Research and Productivity Council

  • Laurie
  • 2017-11-01




Gleaner Column

Chapter 11 - Research and Productivity Council

I recently had the privilege to tour the Research & Productivity Council (RPC), and was blown away at the magnitude of world-class research taking place on College Hill Road. With over 1000 clients in 30 countries from around the world, RPC holds over $15 million in highly sophisticated scientific equipment, and it generates over $10 million annually in revenue.  In my humble opinion, this is an organization that has completely flown under the radar, and is a hidden gem in the heart of our Innovation District.

Eric Cook, Executive Director and Chief Executive Officer, graciously conducted a tour for Ignite Fredericton staff.  It was a learning experience, as I never knew that RPC had its original roots where Kings Place stands today. RPC was created as a result of the Research and Productivity Act in 1962 as a New Brunswick Provincial Research Organization (PRO).  PROs are not-for-profit crown corporations known as Research & Technology Organizations (RTO). 

As the province’s RTO, RPC is a member of I-CAN (Innoventures Canada), which is a consortium of Canada’s top RTOs, and they are affiliated with 350 RTOs in Europe including the largest, Fraunhofer, representing the top 67 research institutes/organizations.

In 1964, Premier Louis Robichaud marked the official sod turning of RPC’s home today at 921 College Hill Road.  RPC was created to serve the science, engineering and innovation needs of business and government. 

Mr. Cook made an interesting observation about the misuse of the term ‘innovation’.  Simply-stated, he said innovation is the “conversion of ideas into money” not to be confused with invention, which is the “conversion of money into ideas”.  He quoted Tom Jenkins, Chairman of NRC & Open Text and innovation policy expert, saying “Canada is so busy inventing, we forgot about innovation”, and Mr. Cook was clear to state that “RPC is in the innovation business!”

RPC’s services fall under two categories: business-led research (innovation) and analytical services (tests and inspections).

The core (over 80%) of RPC’s revenue is from industry.   The work includes both analytical services and business-led research.  RPC’s research is highly applied with a high rate of implementation/commercialization.  When industry/business pays RPC to conduct innovation research and engineering, they retain intellectual property ownership.  RPC offers complete product realization services including:

  • conceptual design
  • modelling
  • prototyping/proof of concepts
  • pilot plant/process verification with industrial simulation
  • product certification/qualification
  • field trials/optimization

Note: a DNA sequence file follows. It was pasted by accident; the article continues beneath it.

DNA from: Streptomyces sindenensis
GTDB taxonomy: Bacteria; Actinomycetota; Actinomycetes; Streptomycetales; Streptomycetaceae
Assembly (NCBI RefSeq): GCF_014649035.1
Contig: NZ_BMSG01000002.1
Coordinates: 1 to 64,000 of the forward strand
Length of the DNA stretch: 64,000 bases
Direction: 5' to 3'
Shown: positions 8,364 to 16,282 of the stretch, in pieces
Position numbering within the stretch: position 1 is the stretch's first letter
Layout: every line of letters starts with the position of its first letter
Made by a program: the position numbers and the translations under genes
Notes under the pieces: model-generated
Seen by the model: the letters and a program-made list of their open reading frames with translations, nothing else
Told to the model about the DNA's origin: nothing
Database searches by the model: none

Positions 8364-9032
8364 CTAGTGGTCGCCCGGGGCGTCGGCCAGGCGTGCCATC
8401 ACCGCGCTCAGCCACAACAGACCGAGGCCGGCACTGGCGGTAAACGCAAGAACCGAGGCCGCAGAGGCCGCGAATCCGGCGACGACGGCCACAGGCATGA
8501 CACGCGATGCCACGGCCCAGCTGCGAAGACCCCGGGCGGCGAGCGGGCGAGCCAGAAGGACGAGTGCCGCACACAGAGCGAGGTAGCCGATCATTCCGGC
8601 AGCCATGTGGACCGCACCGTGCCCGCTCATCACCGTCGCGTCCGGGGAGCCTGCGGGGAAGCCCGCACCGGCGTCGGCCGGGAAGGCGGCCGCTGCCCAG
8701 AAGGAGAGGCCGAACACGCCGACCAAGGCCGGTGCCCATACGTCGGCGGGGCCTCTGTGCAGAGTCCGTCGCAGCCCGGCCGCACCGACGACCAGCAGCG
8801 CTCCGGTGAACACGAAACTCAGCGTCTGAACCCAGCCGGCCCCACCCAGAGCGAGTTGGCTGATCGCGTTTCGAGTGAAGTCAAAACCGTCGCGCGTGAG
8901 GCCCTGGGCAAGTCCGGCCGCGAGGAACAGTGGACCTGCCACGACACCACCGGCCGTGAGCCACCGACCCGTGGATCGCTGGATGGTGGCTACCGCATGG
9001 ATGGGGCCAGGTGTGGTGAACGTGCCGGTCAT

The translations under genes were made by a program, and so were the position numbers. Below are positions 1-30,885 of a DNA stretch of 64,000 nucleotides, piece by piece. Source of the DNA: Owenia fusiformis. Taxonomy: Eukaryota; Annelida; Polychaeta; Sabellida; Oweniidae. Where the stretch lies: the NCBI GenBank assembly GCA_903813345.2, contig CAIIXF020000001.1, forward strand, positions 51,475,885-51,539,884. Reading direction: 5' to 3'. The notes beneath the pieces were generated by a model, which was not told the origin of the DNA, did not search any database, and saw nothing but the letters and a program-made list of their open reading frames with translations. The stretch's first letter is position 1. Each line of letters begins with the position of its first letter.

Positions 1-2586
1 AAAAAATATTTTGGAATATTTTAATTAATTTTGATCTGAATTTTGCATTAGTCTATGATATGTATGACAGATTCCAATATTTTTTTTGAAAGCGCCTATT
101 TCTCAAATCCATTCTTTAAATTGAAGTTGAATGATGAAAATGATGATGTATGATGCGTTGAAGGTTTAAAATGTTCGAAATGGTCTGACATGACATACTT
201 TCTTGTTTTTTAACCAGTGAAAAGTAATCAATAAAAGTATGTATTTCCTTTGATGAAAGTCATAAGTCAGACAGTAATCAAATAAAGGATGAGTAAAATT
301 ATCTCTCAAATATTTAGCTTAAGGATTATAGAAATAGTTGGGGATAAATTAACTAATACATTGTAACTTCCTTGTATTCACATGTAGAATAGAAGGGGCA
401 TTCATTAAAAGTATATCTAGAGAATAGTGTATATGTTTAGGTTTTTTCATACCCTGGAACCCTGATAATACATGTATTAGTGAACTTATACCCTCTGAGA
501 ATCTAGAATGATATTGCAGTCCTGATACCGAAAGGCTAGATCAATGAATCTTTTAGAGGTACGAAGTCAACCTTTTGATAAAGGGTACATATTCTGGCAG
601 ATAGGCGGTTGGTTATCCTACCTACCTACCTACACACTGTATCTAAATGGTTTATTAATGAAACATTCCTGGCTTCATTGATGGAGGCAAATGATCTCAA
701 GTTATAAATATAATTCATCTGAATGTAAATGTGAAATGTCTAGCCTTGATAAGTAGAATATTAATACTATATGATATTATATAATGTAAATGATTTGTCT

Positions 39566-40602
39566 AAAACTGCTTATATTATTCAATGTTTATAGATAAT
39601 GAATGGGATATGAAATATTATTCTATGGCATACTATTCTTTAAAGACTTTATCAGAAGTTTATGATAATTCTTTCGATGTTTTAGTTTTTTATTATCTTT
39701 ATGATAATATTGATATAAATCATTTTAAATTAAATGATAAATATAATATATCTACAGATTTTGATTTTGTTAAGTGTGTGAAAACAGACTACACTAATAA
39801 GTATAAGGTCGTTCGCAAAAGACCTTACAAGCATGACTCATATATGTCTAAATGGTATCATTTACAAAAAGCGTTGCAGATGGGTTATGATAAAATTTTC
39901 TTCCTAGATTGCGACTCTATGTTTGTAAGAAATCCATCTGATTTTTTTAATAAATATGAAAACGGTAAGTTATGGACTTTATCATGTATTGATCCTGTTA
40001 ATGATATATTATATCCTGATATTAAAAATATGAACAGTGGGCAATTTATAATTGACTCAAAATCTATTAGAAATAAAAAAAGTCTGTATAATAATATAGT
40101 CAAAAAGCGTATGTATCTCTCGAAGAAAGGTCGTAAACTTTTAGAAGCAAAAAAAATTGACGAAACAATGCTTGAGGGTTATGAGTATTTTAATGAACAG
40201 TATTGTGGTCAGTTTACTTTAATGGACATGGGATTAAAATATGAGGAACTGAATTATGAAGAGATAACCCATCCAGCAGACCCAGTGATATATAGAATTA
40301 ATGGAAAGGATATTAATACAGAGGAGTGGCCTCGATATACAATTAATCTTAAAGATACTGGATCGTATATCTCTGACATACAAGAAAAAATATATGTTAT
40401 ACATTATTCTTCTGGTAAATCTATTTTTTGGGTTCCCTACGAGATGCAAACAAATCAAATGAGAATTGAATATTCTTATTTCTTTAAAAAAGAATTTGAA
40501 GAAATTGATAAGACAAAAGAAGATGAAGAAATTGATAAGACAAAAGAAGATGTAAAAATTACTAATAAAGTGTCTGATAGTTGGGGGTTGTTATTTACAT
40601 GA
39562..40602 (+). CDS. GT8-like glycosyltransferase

The analytical services require RPC to conduct testing and inspections with national and international accreditations.  RPC holds over 100 certifications and licenses!  Without these accreditations, industry would have to go outside of Atlantic Canada to obtain most of the services.

With a staff of 105 personnel, RPC is required to complete well over 1000 proficiency tests annually to maintain their accreditations. Proficiency samples arrive as unknowns from a third party, are tested and reported by RPC and the results are assessed by the external party.  RPC’s scope of work encompasses areas such as:

  • analytical chemistry (17 pages of accredited parameters)
  • food chemistry/nutritional analyses
  • microbiology
  • DNA (paternity, forensics, fish health, wildlife forensics)
  • indoor air quality
  • breathing air
  • medical gas piping
  • physical metallurgy, weld procedures
  • mould radon, asbestos
  • medical marijuana

Much of RPC’s work cannot be divulged due to confidentiality agreements and protection of intellectual property, owned by the client (business/industry).  Touting big names like McCains, who have been a client since day one in 1962, a considerable amount of industry-led innovation transpires on College Hill Road. 

Mr. Cook did share some fascinating examples of their work. For example, Cooke Aquaculture contracted RPC to develop its Offspring DNA Traceability System, which is currently being commercialized. This system enables Cooke to track a fish from spawn pool to restaurant plate.

RPC is seeing higher demand for forensics and DNA services from major crime investigations to paternity testing to clients looking to prove a partner’s infidelity.  An interesting example is the work being done to prosecute illegal hunters.  RPC can analyze DNA from a vehicle bumper or kill site, and link it to moose meat in a suspect’s freezer. 

RPC’s strategic plan includes both renewal and annual investment to update equipment, and facilities and revitalization, a plan to expand capabilities and capacity.  Expect to hear more about RPC’s world-class research in areas like biotechnology and life sciences. In fact, Mr. Cook hinted at an announcement coming mid-November. Stay tuned...

Laurie Guthrie, EcD, BIS
Economic Development & Marketing Specialist
Ignite Fredericton | Knowledge Park | Planet Hatch